Mother’s Day is Sunday, meaning that it’s time for children to thank their mothers for all that they do, and for advertisers to strong arm their products into this annual family ritual. The New Republic’s Mya Frazier rightly notes that these ads—which hawk household products and portable snacks with images of doting mothers—purport to honor moms by depicting them as “the conquering hero of childrearing, endlessly in demand, yet always devoted,” but actually end up insulting them by “restricting mothers to the domestic sphere with empty sentimentalizing.” Happy Mother’s Day, these ads say—now shampoo my head and queue up my Capri Sun.
Frazier presents a run-down of the most cloying advertisements aired in this genre over the past few years: In “You’re Doing OK, Mom!,” an ad for Johnson & Johnson baby products, an infant thanks his or her mother (always the mother) for picking up discarded bottles, making funny faces, and administering regular foot rubs In “Thank You Mom—Pick Them Back Up,” Tide detergent sells the image of the mother (always the mother) who picks up her children whenever they fall on their butts, from the playpen to the Olympic ski hill. (Both companies are subsidiaries of Procter & Gamble). And in “Capri Sun Super V Mom Helps Son,” mom (always mom) is so devoted to her role that she accompanies her son to science class, coaches his basketball team, and sticks his straw into his Capri Sun packet for him.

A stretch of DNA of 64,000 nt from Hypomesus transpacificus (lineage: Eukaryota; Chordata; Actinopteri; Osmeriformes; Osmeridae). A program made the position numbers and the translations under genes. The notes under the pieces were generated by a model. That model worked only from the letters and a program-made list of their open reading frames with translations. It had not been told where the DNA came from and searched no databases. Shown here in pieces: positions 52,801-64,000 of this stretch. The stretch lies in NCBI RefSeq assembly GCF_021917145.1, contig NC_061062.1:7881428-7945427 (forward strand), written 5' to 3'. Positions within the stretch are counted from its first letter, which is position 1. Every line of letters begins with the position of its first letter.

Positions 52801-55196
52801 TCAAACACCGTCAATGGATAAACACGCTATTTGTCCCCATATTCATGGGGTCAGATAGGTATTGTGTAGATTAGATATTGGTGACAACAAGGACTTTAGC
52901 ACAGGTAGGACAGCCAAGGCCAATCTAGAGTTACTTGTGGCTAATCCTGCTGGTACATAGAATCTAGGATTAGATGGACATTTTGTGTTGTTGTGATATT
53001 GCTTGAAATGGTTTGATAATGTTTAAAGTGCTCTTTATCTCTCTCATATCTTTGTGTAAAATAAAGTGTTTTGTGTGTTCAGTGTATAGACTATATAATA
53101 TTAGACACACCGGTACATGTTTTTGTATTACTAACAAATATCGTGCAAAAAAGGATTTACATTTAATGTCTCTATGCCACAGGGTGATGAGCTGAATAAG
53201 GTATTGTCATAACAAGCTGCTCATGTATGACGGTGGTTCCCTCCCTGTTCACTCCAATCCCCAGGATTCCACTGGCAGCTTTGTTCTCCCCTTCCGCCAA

These ads are fine-tuned for maximum emotional response, and they get me, too. I am not made of stone. But intellectually, they’re bankrupt: My dad made funny faces at me, coached my soccer team, and leant me a hand when I biffed on the bunny hill, too. So why do companies keep selling these gendered representations? “The answer is seemingly simple: social media,” Frazier writes. “By needling our raw emotions, the sentimental, shareable ad achieves exponential reach, all without its backer doing a thing. Press the right emotional buttons and unleash a viral sensation while saving millions in media buys.” Similar ads starring fathers, Frazier notes, don’t rack up nearly the number of clicks.
I’ve got a more insidious theory: Women buy far more household products than men do. Detergent, juices, baby shampoo—all have an overwhelmingly female market. Mothers aren’t just the subjects of these ads; they’re the target viewers, too. The ad strategy works on them in a couple of ways: Women see mothers shampooing their kids’ hair and think, “Hey, I do that—and I need to pick up some more soap.” Or they see mothers coaching their athlete kids from the sidelines and think, “Hey, I don’t do that—and now I feel a little guilty about it.” Both create a need the mother can fill by buying the right product. (And the Johnson & Johnson ad cleverly obscures this guilt trip by having its star baby tell its mom she’s doing her best as she lathers her up with Johnson’s soap). In order to change this media landscape, we don’t need men to pick their kids up when they fall. We need them to pick up some laundry soap at the grocery store.